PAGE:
Be part of our revolutionary concept of IoT enabled wearable devices
Can you build a robot controller? If so, you could be in pole position in the economy of the future. As the Internet of Things (IoT) takes off, automation becomes the norm, and industrial manufacturing becomes more bespoke and complex, there’s going to be a growing need for devices which can allow human technicians to control machinery and robots. And it’s not only industrial applications. Robot controllers will play a major role in sports, homes, medicine, and retail. So let’s have a look at what they entail, and how you can use your skills to create robot controllers using the TACTIGON platform.
What are Robot Controllers and how do they work?
Robots are machines that are designed to work autonomously from human beings. But if that’s the case, why are we talking about robot “controllers”? Surely, robots don’t need controllers if they are to be truly automated and reach the peak of their potential? Well, in many cases, that’s true. We’re seeing more and more robots in everyday life that work fine without any human input. But other robots are being designed to interface with humans, providing their users with enhanced abilities. Think of exoskeletons in science fiction movies, or undersea submarines that allow their users to reach spaces that would otherwise remain inaccessible. Gesture controlled robots are a big part of industrial innovation, and plenty of fields besides.
There are twotypes of wearable involved in robot controllers, and both are relevant to TACTIGON SKIN. On one hand, we’re seeing robot controllers appear that can be worn on the arms, hands, or head, and which allow users to control drones, vehicles, or machines that could be metres away. In these cases, the IoT could play a huge role, enabling wearables to communicate with remote devices via low energy Bluetooth, which is why we included it with TACTIGON. The other type of wearable robot controller involves devices that work with the human body. “Exo-gloves” have been developed which help those with damaged arm muscles (or lost limbs), and researchers have also come up with wearables to help rehabilitate ankle injuries. You can see how these devices would have many sporting applications, but they are also being mainstreamed by military and health organizations.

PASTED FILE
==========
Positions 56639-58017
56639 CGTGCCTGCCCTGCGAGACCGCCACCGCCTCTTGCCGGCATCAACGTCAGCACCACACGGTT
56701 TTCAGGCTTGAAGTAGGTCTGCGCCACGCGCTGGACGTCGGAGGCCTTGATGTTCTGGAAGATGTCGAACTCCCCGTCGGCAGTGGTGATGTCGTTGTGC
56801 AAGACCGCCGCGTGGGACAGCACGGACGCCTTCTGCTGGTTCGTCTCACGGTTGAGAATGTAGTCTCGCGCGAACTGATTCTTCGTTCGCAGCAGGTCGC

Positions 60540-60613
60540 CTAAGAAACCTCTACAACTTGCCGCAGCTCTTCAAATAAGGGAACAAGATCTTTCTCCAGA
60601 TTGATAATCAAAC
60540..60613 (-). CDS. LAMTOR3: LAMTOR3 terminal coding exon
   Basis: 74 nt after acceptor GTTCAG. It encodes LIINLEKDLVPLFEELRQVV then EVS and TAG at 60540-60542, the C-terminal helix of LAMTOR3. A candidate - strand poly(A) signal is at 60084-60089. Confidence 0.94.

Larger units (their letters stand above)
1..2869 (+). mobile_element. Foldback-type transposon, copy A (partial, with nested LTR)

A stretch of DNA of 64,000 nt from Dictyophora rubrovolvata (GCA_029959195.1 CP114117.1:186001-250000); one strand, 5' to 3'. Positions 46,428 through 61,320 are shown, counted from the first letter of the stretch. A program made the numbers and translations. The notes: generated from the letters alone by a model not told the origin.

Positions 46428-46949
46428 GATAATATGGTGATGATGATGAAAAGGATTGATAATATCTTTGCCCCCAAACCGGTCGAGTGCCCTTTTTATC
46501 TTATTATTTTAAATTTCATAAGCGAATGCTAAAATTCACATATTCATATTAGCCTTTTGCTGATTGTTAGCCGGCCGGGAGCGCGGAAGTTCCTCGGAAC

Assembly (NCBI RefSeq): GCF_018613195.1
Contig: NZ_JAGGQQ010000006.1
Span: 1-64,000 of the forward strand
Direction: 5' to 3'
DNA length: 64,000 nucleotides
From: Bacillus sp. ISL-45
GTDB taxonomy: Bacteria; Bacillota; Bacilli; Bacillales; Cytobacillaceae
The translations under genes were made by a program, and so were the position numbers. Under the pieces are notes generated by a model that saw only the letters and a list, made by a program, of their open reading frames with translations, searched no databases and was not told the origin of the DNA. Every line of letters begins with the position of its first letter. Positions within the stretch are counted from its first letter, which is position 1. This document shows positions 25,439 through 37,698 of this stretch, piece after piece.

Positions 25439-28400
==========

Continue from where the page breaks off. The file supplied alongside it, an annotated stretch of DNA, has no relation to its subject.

Can you use TACTIGON to build a Robot Controller?
We know that TACTIGON ONE is ideally suited to be used in these kind of robot controllers. That’s one of the device’s core purposes: to allow makers to come up with innovative wearables that interact with IoT-enabled machines, and fulfill some kind of social function. The question is whether you have the imagination to come up with controllers that are relevant, effective, and marketable.
Yes? Very good.
If not, there’s TACTIGON SKIN for you.
The accelerometer, gyroscope and other TACTIGON sensors are set up to allow precise control (and there are tutorials explaining how it all works). So start exploring. We’re confident you will create amazing wearables that play a key role in the robotic future.